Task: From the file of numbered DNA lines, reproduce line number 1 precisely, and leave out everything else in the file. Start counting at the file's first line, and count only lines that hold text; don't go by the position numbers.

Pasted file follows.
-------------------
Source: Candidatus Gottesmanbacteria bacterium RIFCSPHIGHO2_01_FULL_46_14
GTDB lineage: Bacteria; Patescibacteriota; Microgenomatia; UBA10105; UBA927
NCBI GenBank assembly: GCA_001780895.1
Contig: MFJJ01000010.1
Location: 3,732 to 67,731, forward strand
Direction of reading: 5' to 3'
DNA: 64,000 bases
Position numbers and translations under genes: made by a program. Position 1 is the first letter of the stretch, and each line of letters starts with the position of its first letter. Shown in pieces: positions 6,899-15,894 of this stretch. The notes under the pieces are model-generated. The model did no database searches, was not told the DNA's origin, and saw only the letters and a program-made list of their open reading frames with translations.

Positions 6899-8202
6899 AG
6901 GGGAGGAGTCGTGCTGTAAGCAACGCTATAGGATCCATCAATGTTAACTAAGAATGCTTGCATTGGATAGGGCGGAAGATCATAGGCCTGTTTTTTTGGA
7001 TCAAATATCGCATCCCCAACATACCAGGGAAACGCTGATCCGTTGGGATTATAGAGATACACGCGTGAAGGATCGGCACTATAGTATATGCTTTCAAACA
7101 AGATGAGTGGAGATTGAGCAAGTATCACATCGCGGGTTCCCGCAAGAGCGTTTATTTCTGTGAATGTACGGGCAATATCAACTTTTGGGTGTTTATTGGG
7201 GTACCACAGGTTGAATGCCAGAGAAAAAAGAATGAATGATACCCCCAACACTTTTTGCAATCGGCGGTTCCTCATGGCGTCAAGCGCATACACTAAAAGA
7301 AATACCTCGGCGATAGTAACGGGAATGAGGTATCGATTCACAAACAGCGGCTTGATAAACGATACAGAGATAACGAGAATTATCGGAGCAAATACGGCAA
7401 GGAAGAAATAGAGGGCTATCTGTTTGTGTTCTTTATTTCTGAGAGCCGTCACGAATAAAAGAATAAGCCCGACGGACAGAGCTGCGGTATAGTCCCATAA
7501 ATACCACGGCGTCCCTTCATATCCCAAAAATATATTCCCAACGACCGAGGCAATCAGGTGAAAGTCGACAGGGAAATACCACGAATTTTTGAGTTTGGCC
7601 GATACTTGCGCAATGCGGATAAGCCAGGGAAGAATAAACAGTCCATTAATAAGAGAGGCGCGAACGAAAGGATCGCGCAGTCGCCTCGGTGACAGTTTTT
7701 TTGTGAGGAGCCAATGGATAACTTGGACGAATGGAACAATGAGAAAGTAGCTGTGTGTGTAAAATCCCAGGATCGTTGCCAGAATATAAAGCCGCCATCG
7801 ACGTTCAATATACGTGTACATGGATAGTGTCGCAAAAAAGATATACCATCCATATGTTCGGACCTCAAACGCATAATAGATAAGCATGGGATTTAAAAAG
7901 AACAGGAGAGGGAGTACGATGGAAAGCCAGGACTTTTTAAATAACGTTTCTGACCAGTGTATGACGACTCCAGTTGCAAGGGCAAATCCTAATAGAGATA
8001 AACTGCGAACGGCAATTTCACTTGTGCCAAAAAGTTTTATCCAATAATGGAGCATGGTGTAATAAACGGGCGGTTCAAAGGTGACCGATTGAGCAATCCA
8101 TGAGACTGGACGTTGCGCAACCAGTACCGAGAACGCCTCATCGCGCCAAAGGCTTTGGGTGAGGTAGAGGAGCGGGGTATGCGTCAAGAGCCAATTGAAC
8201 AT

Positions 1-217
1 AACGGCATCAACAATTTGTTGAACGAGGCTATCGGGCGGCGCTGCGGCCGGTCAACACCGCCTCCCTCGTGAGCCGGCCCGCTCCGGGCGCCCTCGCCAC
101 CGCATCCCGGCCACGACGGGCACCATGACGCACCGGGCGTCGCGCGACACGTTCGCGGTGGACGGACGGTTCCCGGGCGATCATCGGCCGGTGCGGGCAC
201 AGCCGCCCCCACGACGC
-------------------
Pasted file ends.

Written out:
Source: Candidatus Gottesmanbacteria bacterium RIFCSPHIGHO2_01_FULL_46_14